Thursday, February 28, 2013

For You, Today Is National Rare Disease Day. For Me, It Is Everyday.

Just weeks after my first daughter was born here in Los Angeles, we packed up and headed to our old hometown of Boston.  My father-in-law was terminally ill, and we knew having the freedom to spend my maternity leave with our family during his final days was invaluable.

So, when I started waking up with sore wrists every morning, I kept things in perspective.  I paid attention to how I was sleeping, to make sure I wasn’t straining them.  No new mother ever has a free hand, but I tried to give mine whatever break I could.  I massaged them.  I stretched ‘em.  Still, no relief.

When I finally spoke up, my mother (a retired RN) suggested it might be tendonitis from holding the baby.  This seemed completely plausible, but somehow I knew it wasn’t the case for me.  My discomfort was mirrored, identical in both wrists.  I knew that if this were related to the position in which I was holding my tiny daughter, or her bottle, one side would be significantly more affected.  Back to the drawing board I went.

Some time later, back home in Los Angeles, I saw my general practitioner.  He said exactly what I suspected he’d say, which is just what my mother had suggested (typical).  Tendonitis.  Though he suggested a regimented schedule of Advil and icing, I skipped it.  I waited however many weeks it was that he wanted me to hold out before a follow-up visit and returned, still uncomfortable.  Leaning toward arthritis, he referred me to a rheumatologist.

Fast forward through my first visit with her, and the agony of waiting for test results that we all are too familiar with.  I have a vivid memory of working late in an edit bay at The Bachelor when her office called.  I excused myself, as an after-hours call from the doc is never good.  My bloodwork looked fine, she said.  No arthritis.  I did, however, have a slight positive for Lupus.

As anyone familiar with autoimmune disease knows, they are very difficult to diagnose.  Even the blood test I’d had was a slight indicator of the disease more than anything.  There were still several factors to be considered, over time, before a real diagnosis could be made.  Also of great significance was that I was still post partum, when anything you are already prone to can flare, so time alone may have healed me.  But it didn’t.  My symptoms worsened.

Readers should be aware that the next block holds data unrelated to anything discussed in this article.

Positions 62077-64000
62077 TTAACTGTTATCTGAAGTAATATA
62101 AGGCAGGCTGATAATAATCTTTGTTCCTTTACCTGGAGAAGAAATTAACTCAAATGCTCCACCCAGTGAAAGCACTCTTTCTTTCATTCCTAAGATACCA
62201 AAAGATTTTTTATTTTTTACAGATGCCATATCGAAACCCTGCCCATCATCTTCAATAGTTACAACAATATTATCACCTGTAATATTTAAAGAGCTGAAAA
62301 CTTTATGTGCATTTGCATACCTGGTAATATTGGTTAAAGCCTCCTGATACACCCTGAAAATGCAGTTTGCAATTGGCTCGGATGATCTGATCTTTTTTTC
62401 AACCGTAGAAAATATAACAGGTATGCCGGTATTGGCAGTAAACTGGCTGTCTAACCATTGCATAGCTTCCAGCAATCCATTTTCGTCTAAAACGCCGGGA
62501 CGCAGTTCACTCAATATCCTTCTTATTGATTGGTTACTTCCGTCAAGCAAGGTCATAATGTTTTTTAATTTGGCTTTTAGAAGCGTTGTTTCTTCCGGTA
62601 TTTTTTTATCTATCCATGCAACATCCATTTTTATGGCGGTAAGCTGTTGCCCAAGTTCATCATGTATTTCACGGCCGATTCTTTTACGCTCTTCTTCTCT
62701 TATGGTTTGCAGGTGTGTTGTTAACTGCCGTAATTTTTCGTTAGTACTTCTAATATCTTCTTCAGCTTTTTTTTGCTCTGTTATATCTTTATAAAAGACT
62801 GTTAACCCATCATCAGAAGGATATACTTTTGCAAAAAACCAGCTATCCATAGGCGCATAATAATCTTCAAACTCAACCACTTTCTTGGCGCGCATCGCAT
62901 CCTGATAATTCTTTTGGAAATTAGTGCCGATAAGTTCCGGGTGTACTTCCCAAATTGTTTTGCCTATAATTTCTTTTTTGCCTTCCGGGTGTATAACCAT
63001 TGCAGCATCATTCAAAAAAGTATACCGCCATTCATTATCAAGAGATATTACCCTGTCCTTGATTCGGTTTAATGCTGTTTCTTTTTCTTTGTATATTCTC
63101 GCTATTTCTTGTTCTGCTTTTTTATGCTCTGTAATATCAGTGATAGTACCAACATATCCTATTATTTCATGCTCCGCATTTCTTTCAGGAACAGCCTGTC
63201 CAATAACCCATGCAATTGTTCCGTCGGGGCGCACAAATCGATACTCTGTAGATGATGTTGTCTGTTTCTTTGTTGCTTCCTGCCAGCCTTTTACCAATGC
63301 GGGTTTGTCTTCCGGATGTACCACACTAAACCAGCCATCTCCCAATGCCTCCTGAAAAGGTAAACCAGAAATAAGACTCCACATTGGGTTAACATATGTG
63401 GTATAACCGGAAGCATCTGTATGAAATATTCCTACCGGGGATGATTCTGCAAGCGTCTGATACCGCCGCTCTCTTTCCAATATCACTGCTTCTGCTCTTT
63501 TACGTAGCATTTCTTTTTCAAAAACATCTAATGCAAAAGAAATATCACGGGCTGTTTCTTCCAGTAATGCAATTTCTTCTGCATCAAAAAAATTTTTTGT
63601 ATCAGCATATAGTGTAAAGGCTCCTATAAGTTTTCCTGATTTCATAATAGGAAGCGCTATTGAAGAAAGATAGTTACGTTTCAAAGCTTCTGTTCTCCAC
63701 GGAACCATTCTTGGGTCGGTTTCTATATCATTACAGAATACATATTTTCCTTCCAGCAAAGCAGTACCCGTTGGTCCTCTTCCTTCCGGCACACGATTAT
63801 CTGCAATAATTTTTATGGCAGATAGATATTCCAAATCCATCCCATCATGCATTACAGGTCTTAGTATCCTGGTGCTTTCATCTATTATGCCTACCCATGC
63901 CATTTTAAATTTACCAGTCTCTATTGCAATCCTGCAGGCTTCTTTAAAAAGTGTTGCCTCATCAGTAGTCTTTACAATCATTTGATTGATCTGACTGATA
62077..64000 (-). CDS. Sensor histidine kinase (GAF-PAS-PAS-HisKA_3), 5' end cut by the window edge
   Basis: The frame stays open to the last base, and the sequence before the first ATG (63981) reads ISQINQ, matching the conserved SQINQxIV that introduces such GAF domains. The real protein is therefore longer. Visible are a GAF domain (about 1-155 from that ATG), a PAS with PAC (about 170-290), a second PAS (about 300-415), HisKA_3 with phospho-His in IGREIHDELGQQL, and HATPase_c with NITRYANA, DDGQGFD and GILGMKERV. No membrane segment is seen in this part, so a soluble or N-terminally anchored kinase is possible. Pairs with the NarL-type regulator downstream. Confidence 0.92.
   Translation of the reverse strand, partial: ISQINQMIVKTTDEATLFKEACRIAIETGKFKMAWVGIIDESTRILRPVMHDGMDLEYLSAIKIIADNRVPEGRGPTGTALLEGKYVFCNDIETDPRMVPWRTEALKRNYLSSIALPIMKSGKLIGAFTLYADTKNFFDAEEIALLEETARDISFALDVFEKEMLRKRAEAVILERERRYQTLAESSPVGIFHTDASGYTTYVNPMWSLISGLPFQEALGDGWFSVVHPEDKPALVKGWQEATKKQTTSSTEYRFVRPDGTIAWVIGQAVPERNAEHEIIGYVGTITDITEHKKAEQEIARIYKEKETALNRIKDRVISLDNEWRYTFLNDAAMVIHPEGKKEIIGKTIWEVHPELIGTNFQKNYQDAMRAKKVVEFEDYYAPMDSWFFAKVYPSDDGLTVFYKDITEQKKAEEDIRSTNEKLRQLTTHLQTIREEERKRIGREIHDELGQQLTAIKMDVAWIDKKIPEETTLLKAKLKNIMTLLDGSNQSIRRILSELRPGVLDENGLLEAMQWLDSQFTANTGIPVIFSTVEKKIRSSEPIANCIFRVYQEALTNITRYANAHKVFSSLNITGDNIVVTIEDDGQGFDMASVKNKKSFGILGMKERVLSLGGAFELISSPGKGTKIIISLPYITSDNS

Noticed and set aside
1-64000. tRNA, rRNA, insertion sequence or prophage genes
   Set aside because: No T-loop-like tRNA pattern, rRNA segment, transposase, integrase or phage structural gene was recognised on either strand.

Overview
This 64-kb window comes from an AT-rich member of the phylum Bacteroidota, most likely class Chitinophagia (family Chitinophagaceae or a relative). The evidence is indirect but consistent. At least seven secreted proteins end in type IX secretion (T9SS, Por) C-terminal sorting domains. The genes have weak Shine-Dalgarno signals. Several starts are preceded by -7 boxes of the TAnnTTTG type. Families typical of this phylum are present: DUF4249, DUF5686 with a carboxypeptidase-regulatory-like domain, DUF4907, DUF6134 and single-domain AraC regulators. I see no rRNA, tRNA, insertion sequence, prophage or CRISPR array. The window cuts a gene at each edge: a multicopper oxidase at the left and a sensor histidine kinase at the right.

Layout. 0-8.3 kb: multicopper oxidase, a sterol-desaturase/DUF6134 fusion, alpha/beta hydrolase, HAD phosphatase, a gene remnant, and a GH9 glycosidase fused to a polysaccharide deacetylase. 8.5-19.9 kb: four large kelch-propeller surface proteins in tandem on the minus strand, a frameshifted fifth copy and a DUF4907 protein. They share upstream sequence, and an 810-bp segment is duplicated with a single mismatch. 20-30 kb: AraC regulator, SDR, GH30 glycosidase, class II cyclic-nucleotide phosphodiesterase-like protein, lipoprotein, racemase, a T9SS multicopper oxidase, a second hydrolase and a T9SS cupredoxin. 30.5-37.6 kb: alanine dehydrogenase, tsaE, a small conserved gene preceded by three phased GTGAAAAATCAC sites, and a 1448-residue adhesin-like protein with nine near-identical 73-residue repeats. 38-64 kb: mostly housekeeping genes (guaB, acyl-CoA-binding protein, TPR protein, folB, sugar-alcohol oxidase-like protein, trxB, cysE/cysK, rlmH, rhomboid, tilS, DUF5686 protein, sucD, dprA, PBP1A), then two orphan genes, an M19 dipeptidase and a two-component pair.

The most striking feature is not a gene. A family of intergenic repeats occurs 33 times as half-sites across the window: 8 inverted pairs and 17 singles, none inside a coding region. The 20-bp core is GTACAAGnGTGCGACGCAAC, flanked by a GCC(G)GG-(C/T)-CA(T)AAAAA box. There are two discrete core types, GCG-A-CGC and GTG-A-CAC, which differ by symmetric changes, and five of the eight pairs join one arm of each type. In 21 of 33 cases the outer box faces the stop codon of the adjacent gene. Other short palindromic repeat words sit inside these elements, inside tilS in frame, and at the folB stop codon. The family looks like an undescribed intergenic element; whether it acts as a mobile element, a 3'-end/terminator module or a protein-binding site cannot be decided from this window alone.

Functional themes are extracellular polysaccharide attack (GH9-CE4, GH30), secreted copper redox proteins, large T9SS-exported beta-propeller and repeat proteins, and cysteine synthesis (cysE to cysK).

It was nearly two years of a watchful eye before my rheumatologist was 100% convinced that I have Lupus.  Though there is little I can do to protect myself against the toll the disease can take, I am thankful to finally call it by name, even if that name is one people have heard so little of that they are unsure of what it means or how to react when I mention it.

The bottom line is that I knew in my heart (and joints) that something wasn’t right, and wouldn’t let that be dismissed.  It isn’t always easy to trust your body first and foremost, but the alternative is a sad and dangerous one.

Today is National Rare Disease Day, intended to increase advocacy, awareness, support and education of such illnesses.  I hope that attitude continues for the next 364 days of this year, and onto the next.  And you can help. 

Listen to your body, and encourage others to listen to theirs.  The secrets you hear may be the most revealing (and lifesaving) ones ever.

Wednesday, February 20, 2013

I Was Hardly Expecting To Make This Playground Apology To Taylor Swift...

I had serious beef with a five year old that isn’t mine.

We were at the playground.  My youngest, nearly three, was climbing up into a swing when another child came over and hip checked her, รก la Wayne Gretzsky.  When I told her (gently) that it wasn’t her turn and that she could have the next spot, it was clear she had other plans.  Well, I'm sure this guy had other plans for his teeth, too.

(Bobby Clarke)
Her mother saw us chatting from across the park, but never approached.  Eventually my daughter and I moved on, waiting for the next opening.  But I was furious.

This was the first time I saw my daughter be bullied, and it hurt.  Despite her indifference to the situation, I was thankful that I had been there to protect her, as she can’t compete with a girl twice her age.  But let’s face it, I am several times the bully’s age, and still couldn’t reason with her.  It scared the shit out of me.

I am doing what I can to teach my kids about bullying.  We are big fans of the book “The Juice Box Bully” and the promise it encourages us all to make to take action against such behavior.

My hope has always been to teach my children enough respect and compassion to keep them from being anything close to a bully.  But as the above crash course illustrated perfectly, I can’t stop another person from doing it to them.

In hindsight, I have come to admit that I too can be a bit of a bully.  I think we all can be at times...  I love making fun of Taylor Swift on Twitter.  Granted, the chance of her seeing one of my lame jokes is even smaller than that of her recording a ballad duet with Kanye, but it doesn't matter.  On that playground, I started to feel the pangs of guilt for it.  And I felt terribly for her mother.

Thankfully, there is something I can do.  I can support my kids in making the Juice Box Bully Promise.  I can even make it myself, and encourage you to do the same.

I guarantee Taylor Swift’s mother will thank you.

For more information on The Juice Box Bully & it's promise, click here.

Wednesday, February 13, 2013

The Dangers of Reality TV Can (Literally) Be Hell... Or Heaven